Interview with Deniss Filipovs

1) How can collaboration between governments, financial institutions, and the private sector be optimized to unlock the full potential of digital finance and credit for achieving financial inclusion?

The digital payments ecosystem comprises both a demand side, typically consisting of consumers, SMEs, and corporations, and a supply side represented by financial institutions. Governments play a dual role, acting as both users and providers, with a pivotal responsibility as facilitators of market development and catalysts for change.

Optimal progress occurs when the demand side comprehends the technology’s potential and utilizes innovative approaches effectively. Meanwhile, the supply side must educate users and be able to address their needs. Governments should actively participate as users and foster seamless P2G and G2P experiences. Central banks, operating payment systems, need to ensure that digital infrastructures are not only innovative but also stable and reliable.

As catalysts for change, governments should support the market by implementing efficient digital financial services policies, ensuring safety, affordability, and inclusivity for all users.

2) What regulatory measures can policymakers implement to create an enabling environment that fosters innovation and competition in the realm of digital finance?

Let’s bear in mind that regulators typically wield various tools to influence the market. While the regulatory approach is typically robust and stringent, it often lags behind rapidly evolving market demands and lacks the flexibility for timely review and adjustment once implemented.

To ensure the regulatory environment aligns with the evolving ecosystem and can effectively foster the development of specific businesses and focus on certain niche strategies, like facilitate the inclusion of women and rural populations, regulators are encouraged to utilize softer instruments such as recommendations and guidelines. Additionally, regulators should serve as mediators to facilitate dialogue among different ecosystem stakeholders.

Moreover, regulators should consider establishing and nurturing sandboxes and inclusive communities to expedite time-to-market, foster FinTech development, and facilitate collaboration between FinTech startups and incumbents.

3) In your opinion, how are traditional banks responding to the emergence of neobanks in Africa, and what does this mean for the future of banking in the region?

Traditional banks appear to maintain skepticism regarding the burgeoning influence of neobanks. However, acknowledging the necessity for adaptability, robust models of collaboration have emerged, allowing both efficiently co-exist relying on own strengths of both non-banks and established institutions. It is imperative for both parties to harness technological advancements to enhance internal processes, ultimately aiming to deliver superior customer service and maintain competitiveness.

Tietoevry Banking provide banks with a complete platform to offer Banking as a Service (BaaS). BaaS lets other businesses like tech companies or shops include banking services in what they offer. This means they can give banking services to their customers without needing special banking licenses. In turn, banks would rely on a new channel for customer onboarding and banking product issuing. BaaS helps both banks and non-banks create new and customer-friendly banking services, driving innovation in finance.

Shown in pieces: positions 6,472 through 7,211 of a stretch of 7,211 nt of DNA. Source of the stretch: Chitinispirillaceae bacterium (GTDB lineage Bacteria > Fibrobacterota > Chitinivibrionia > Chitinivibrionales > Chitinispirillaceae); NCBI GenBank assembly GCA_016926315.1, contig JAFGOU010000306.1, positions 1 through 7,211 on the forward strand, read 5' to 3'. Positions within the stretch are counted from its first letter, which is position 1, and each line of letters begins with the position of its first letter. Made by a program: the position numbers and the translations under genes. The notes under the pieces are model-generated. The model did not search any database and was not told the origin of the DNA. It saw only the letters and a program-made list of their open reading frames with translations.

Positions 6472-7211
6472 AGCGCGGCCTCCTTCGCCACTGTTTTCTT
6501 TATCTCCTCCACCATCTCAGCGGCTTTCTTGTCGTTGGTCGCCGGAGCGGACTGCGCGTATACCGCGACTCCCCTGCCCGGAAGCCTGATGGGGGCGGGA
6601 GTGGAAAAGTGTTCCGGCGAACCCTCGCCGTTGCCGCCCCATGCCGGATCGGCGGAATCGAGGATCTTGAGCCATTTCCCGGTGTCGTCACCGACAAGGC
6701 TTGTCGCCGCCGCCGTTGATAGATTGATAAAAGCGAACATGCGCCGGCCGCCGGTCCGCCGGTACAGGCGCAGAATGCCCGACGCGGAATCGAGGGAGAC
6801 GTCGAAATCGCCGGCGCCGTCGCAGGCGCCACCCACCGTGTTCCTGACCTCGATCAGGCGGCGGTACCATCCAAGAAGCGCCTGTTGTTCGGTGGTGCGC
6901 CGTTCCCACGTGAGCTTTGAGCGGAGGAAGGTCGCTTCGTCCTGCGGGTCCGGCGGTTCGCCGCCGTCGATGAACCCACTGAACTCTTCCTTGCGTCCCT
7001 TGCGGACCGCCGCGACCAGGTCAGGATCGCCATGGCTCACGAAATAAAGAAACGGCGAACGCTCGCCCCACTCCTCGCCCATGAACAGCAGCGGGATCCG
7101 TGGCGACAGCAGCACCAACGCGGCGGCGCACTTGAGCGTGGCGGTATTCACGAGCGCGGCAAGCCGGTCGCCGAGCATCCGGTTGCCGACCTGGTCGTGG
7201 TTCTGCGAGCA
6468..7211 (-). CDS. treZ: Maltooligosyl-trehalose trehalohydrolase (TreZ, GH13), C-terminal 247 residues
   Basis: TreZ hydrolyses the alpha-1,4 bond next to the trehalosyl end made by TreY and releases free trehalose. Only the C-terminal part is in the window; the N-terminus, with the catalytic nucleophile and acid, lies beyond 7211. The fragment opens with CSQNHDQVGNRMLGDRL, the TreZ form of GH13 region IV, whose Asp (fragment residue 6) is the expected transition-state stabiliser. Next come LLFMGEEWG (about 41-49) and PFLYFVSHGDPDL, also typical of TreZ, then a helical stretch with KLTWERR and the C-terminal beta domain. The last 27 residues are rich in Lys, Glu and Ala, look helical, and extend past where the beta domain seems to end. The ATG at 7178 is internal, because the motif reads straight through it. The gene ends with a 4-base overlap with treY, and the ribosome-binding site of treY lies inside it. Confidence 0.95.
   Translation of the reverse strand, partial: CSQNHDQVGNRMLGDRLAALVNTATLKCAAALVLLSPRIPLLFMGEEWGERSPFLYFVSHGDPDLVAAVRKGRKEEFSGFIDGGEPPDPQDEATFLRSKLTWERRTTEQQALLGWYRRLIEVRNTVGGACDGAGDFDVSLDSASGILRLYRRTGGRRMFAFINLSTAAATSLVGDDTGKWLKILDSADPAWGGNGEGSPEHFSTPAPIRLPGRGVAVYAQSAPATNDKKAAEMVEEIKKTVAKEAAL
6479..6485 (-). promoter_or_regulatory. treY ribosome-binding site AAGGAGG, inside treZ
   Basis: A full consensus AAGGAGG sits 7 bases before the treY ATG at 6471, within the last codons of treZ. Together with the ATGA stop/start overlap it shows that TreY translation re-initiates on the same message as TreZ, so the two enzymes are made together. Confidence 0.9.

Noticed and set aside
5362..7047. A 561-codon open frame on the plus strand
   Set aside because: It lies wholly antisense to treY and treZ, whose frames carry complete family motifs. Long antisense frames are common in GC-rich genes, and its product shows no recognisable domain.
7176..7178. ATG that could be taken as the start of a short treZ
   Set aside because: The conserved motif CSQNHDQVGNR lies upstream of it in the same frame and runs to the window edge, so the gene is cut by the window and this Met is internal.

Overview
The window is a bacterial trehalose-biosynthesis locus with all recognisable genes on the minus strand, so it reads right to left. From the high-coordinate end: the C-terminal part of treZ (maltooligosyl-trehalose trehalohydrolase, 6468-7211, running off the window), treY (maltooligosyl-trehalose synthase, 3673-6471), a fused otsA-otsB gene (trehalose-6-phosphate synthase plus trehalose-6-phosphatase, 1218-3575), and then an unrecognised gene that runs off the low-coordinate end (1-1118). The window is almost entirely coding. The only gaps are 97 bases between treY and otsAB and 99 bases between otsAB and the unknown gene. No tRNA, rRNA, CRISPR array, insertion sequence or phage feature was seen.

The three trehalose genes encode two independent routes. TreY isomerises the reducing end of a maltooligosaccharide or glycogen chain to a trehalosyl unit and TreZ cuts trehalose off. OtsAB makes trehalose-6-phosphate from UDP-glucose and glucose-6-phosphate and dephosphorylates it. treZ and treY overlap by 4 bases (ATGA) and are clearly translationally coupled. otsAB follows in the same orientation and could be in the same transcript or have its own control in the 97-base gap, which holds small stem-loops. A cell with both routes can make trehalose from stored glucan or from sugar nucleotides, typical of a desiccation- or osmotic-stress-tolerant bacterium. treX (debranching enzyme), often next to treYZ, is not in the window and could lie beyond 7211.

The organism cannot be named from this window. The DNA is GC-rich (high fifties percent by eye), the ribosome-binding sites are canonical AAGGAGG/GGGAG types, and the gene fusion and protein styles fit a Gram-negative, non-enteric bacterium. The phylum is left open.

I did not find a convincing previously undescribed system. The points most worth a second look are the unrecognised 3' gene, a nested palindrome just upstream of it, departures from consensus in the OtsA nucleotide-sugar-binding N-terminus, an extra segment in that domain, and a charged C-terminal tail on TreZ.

4) How does leveraging data contribute to providing better services for the unbanked and underbanked?

The primary cause behind the unbanked and underbanked population often stems from entrenched habits and reluctance to embrace change. To address this, offering a more compelling value proposition and envisioning a superior future state with digital banking compared to the current system is essential. This is where the significance of data becomes evident, as it enables a deeper understanding of the motivational and behavioral patterns, particularly among the underbanked, thus facilitating a positive digital banking experience for them.

That’s why it’s crucial to make sure that the national payment systems for card payments and instant transfers, are built to include everyone from start to finish, as exemplified by our recent collaboration with the Monetary Authority of Maldives. National payments strategy shall focus not just on bank-to-bank transactions but also on making sure the whole digital payment experience of the consumer, from beginning to end, is joyful and caters to people’s comfort with technology.

5) How would you think attendees will benefit by attending the 14th Africa Bank 4.0 Summit – Pan Africa?

Attendees of the Banking and Payments Pan-Africa Conference in Kenya can benefit through networking with industry peers, gaining insights into industry trends, and acquiring knowledge from expert speakers. They’ll stay updated on regulatory changes, discover potential business opportunities, and enhance their professional skills. Overall, the conference offers a platform for networking, learning, regulatory updates, and business development, enabling attendees to thrive in Africa’s banking and payments landscape.